Bitcoin biggest bubble in history, says economist who predicted 2008 crash

Bitcoin biggest bubble in history, says economist who predicted 2008 crash

Nouriel Roubini calls cryptocurrency the ‘mother of all bubbles’ as it falls below $8,000

Bitcoin






Bitcoin has dropped 30% since the start of the week.
Photograph: Jack Guez/AFP/Getty Images

The economist credited with predicting the 2008 global financial crisis said a 12% fall in the value of bitcoin on Friday was the latest proof that the cryptocurrency was the biggest bubble in history and destined for a crash.

Nouriel Roubini, professor of economics at New York University, said bitcoin was “the mother of all bubbles” favoured by “charlatans and swindlers” as it fell below $8,000, marking a 30% drop since the beginning of the week as investors became increasingly twitchy about a clampdown on cryptocurrencies by regulators.

Bitcoin has lost more than half its value since hitting a peak of near $20,000 in the week before Christmas. Roubini said the sharp fall was the beginning of a crash that would see the value of the digital currency plummet “all the way down to zero”.

Bitcoin is the first, and the biggest, “cryptocurrency” – a decentralised tradable digital asset. Whether it is a bad investment is the big question. Bitcoin can only be used as a medium of exchange and in practice has been far more important for the dark economy than it has for most legitimate uses. The lack of any central authority makes bitcoin remarkably resilient to censorship, corruption – or regulation. That means it has attracted a range of backers, from libertarian monetarists who enjoy the idea of a currency with no inflation and no central bank, to drug dealers who like the fact that it is hard (but not impossible) to trace a bitcoin transaction back to a physical person.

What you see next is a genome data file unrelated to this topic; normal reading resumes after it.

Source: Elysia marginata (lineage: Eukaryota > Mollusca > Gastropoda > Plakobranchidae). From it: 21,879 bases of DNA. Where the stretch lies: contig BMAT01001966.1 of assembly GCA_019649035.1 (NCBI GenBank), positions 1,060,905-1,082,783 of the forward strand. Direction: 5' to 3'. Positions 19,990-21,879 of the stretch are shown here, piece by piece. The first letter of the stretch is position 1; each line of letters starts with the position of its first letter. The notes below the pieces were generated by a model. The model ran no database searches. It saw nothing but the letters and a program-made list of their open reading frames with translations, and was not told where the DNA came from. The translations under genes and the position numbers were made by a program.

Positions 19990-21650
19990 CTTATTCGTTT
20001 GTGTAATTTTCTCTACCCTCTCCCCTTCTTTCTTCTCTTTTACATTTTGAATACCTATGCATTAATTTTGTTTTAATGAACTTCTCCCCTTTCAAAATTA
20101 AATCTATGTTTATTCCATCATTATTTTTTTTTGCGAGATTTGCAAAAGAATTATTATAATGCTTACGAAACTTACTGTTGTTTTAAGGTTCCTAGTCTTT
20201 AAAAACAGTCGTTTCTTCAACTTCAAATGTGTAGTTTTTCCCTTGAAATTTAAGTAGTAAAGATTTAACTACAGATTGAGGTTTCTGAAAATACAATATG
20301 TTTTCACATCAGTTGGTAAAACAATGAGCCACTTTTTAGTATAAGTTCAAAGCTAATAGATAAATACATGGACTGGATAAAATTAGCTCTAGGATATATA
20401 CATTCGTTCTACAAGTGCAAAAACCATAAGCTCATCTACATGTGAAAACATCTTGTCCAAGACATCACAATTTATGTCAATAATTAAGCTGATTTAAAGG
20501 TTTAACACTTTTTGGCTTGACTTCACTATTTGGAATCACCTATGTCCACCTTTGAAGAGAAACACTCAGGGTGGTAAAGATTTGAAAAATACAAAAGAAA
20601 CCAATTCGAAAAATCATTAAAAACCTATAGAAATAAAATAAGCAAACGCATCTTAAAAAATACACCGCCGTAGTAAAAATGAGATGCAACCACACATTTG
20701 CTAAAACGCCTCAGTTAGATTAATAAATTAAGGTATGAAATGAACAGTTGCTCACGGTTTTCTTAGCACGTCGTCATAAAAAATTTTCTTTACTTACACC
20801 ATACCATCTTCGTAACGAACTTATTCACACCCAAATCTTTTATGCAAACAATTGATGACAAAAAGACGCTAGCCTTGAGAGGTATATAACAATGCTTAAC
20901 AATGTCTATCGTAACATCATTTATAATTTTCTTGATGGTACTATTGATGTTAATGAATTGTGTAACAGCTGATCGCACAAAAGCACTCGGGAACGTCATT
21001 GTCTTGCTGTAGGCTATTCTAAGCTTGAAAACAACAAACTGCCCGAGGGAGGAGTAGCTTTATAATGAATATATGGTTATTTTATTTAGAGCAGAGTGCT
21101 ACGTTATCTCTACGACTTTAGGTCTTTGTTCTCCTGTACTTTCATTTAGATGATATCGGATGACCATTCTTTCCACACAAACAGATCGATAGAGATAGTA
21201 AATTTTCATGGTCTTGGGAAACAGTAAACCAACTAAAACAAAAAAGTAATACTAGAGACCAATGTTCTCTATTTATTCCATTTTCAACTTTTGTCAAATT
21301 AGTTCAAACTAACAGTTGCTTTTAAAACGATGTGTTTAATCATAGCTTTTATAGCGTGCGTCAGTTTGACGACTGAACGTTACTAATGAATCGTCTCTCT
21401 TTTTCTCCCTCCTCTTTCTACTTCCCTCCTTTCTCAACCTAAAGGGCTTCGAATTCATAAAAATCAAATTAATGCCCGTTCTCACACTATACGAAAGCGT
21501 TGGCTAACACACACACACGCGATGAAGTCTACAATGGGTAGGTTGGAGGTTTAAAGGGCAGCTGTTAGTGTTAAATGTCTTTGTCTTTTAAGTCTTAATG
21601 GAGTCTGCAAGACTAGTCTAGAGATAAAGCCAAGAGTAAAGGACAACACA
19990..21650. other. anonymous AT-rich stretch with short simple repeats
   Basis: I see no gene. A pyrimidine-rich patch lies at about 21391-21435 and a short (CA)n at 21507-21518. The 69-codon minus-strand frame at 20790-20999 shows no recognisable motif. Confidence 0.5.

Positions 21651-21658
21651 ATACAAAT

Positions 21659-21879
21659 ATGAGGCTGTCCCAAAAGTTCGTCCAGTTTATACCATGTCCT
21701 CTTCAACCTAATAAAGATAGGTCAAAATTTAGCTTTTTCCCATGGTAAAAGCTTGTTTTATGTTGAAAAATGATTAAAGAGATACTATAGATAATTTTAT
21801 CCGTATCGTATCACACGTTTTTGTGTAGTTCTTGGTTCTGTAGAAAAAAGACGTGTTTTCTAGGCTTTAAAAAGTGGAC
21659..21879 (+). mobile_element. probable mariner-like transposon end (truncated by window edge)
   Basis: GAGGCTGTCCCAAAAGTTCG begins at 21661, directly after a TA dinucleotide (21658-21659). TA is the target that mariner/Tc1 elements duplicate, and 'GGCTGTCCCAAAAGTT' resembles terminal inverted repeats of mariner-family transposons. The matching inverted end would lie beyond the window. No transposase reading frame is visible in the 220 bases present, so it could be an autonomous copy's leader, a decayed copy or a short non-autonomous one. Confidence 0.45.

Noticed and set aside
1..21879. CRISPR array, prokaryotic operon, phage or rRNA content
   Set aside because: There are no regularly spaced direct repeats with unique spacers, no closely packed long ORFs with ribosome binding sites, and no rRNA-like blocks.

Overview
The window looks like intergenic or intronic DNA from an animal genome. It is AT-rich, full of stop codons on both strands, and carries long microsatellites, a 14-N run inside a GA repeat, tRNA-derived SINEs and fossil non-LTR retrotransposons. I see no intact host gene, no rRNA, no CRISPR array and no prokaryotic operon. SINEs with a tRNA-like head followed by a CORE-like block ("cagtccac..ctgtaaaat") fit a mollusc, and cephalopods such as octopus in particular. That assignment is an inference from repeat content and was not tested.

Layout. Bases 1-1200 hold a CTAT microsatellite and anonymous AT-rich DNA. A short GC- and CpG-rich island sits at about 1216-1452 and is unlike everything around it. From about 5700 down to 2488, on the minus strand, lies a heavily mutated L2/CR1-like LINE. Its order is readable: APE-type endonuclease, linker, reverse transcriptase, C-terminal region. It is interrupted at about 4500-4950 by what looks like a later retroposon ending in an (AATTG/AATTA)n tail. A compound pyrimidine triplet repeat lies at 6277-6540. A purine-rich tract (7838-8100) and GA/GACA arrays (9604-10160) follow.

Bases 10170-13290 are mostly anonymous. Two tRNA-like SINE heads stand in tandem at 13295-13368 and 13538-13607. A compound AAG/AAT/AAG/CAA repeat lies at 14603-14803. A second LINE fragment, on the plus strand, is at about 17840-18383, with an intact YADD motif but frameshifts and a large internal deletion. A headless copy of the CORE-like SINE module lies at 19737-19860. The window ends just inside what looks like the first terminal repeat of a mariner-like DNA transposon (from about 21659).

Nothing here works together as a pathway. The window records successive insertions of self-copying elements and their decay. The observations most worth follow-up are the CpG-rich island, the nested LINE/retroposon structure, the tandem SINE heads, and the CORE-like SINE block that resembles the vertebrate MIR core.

The latest sell-off follows reports that US regulators are investigating whether the spike in the price of bitcoin in 2017 was the result of market manipulation. India’s finance minister said the country did not recognise the cryptocurrency as legal tender, pledging to fight their use for “illegitimate activities”.

Digital currencies have also been hit by the news that Facebook is banning all adverts for cryptocurrencies.

“Policymakers and regulators are getting worried. Pretty much every G20 policymaker is talking about a crackdown,” Roubini told Bloomberg Television. “We can’t allow it to become the next Swiss bank account for use by criminals and people evading tax.”

Critics have warned bitcoin has all the hallmarks of a classic speculative bubble that could burst, like the dotcom boom and the US sub-prime housing crash that triggered the global financial crisis.

Bitcoin is not recognised by any central bank and currently allows people to bypass banks and traditional payment methods to pay for goods and services. However, the spike in the price is forcing regulators and institutions to consider how to respond.

“The wheels are coming off the bitcoin bandwagon,” said Neil Wilson, analyst at ETX Capital. “The regulatory crunch appears closer than ever and sooner or later this market could be headed back down to earth. Selling pressure at the moment is intense as there has been nothing but bad news for bitcoin bulls of late.”

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